As Free Agents Redding, Others Don’t Deserve Abuse for Changing Teams

Earlier this week, Cory Redding signed on with the Indianapolis Colts and he caught a lot of grief from Ravens fans for making the switch.  The same fans who rooted for him through his years in Baltimore now found themselves railing against him for making the same kind of decision that brought him to the team in the first place.  We as fans view our teams as an emotional investments, but for players they are a financial investment, trying to make as much money as they can in the 10-15 years that they have to earn income as professional athletes.

Now, I have heard all the excuses about players “deserving” whatever they receive from fans because they aren’t properly loyal, but frankly that argument doesn’t hold any water, no matter how much money these athletes make.

Take a moment to think about what you do for a living.  You have probably worked there for anywhere between 1 and 20 years.  Maybe you feel some loyalty to them because they offered you your first job or they have promoted you and appreciated your work over the years.  A competitor has just offered to double your salary but you have to move across the country.  You go to your boss and not only can he or she not double your salary he or she can’t even increase it by more than a token amount.  The competitor is also willing to commit to employ you for more years.  What do you do?  You aren’t a multimillionaire, just an average Joe.  Chances are you make the move, especially if you don’t have any tie to the area you live in now (Redding for instance is from Houston, TX).

But these athletes are millionaires, you say.  Once you have a certain amount of money, even in a precarious job like a professional athlete, you should be satisfied and not ask any more.  Exactly how much would that be?  If you made $2M a year what exactly would make you turn down $3M (or any increase for that matter)?  How much money would you have to make a year for you to allow random strangers to tell you to stay in that job no matter how much more you could make elsewhere?

It is often said that the NFL is a business though fans tend to only apply that part to teams, which are given carte blanche to cut any players they want as long as the team gets better.  But when a player looks out for his own well-being it is seen as a betrayal.  A company’s job is to improve the bottom line, and an employee’s job is to do his best and be rewarded for it.  My father worked for the same company for over 20 years while he turned down better opportunities elsewhere due to loyalty to the company.  They let him go a few years before he was going to retire.  Countless of employees have lost their jobs during this recession after staying committed to their companies.  Why should the employers receive our applause while they look out for #1 while the employees are ridiculed for doing the same?

Cory Redding, Ben Grubbs, Haruki Nakamura, Tom Zbikowski, Jarret Johnson, and others should be given our warm thanks and best wishes as they continue their careers in other uniforms.  We can root for our teams without demanding that our fandoms take priority over the livelihoods of other individuals, no matter how wealthy we might think they are.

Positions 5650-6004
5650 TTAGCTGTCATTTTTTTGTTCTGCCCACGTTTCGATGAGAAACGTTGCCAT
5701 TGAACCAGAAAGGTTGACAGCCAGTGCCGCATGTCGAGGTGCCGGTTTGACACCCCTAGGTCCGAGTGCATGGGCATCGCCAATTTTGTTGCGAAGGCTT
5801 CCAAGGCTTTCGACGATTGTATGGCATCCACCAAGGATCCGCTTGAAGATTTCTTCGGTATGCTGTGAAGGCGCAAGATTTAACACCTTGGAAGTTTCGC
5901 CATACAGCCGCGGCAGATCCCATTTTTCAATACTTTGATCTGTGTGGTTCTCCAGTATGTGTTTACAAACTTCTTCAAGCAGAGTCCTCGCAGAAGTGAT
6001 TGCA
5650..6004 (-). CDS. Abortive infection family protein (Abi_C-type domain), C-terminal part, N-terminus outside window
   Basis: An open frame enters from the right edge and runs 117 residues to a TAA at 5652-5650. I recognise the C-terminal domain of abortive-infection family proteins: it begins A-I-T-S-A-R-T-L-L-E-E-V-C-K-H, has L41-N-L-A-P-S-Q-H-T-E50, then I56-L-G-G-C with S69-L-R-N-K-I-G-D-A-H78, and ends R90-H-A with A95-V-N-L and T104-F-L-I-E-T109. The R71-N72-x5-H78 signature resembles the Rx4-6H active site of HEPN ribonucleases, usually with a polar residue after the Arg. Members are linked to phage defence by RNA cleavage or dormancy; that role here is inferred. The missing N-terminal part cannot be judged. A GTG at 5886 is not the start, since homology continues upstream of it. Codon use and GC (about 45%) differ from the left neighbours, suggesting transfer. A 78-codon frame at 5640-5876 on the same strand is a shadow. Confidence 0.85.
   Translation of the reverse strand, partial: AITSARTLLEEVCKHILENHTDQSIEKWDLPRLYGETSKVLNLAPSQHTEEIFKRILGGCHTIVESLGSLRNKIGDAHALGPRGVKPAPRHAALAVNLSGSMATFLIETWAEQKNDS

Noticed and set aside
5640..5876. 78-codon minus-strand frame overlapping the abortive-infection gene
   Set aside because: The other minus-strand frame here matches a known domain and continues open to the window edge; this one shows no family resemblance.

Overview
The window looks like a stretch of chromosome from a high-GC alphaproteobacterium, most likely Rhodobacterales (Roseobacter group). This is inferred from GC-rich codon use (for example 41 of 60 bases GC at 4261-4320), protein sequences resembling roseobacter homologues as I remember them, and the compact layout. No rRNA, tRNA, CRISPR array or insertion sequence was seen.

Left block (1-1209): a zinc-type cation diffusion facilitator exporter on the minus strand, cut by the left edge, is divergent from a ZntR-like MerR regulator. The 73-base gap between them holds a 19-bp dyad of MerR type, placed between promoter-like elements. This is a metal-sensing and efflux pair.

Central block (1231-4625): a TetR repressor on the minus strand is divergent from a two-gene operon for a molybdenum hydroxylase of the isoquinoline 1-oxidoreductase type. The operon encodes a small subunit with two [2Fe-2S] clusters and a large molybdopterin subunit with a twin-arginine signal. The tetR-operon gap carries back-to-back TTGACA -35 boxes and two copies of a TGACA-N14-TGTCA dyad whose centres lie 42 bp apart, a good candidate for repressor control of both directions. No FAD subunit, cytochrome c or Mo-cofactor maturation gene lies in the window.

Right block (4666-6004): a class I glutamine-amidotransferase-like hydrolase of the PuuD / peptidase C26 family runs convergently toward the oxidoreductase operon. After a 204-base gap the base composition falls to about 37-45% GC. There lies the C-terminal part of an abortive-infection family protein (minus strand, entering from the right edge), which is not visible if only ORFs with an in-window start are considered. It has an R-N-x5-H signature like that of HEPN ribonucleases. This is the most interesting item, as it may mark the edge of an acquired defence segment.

8 Comments

  1. Jay Matthews

    March 17, 2012 at 1:07 pm

    Agreed 100%, Wes. If the Ravens thought he were too old/otherwise expendable, they’d have cut him in a heartbeat, so loyalty is a weak excuse when there’s so much money involved. The only criticism that might apply is this: perhaps Redding should’ve taken the high road and ignored the twitter trash rather than bother responding. Easier said than done, I’m sure, but there’s little sense trying to placate the lowest common denominator.

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    March 18, 2012 at 6:56 am

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  3. 9inchnail

    March 18, 2012 at 8:38 am

    Look, we are fans. We love them when they are here and abhor them when they are with someone else. F them. We stopped cheering Robby when he left, stopped cheering Murray, Dempsey, Bert Jones, Boller, Rex and Johhny U. All of them. Cory Redding, JJ, Nokahoma, Grubbs and Zybisco can all kiss my you know what!

  4. spy

    March 18, 2012 at 10:22 am

    I do not have a problem with them leaving,,,,,,,,,I wouldn’t want Harbaugh to be my coach either,,,,,,,,,,it seems if they get the chance they bolt , I wonder if the coach does have something to do with it ,,,,,any other thoughts here ?

    • CurlyC

      March 18, 2012 at 3:08 pm

      I wonder if they asked Harbs if he used that timeout yet on the way out the door?

      • spy

        March 20, 2012 at 10:20 am

        Good one,,,,,,,,,,

    • mystery man

      March 20, 2012 at 11:45 am

      I agree with spy , I guess players do get tired of being in the doghouse. They also get tired of being treated like college boys , these players are men Harbaugh , you better wake up before the team turns on you , you have been lucky so far.

  5. Mark

    March 18, 2012 at 12:45 pm

    I love how some fans just assume these players were even offered a deal from the team that they left.

    For all we know, the Ravens told Redding they werne’t interested in signing him and to pursue other offers.

    And even if that’s not the case, these guys are FREE agents. They sign wherever they please.

    What if Redding decided to hold off on signing with Indy in hopes the Ravens came back with an offer and the Ravens didn’t. The Colts most likely would’ve moved on and that deal Redding could’ve had would’ve been gone.

    I’m as emotional as anyone when it comes to watching my teams on the field.

    But it ends there. This is a business and these guys are their own people. It’s ridiculous how some fans can’t see that.

    Great article.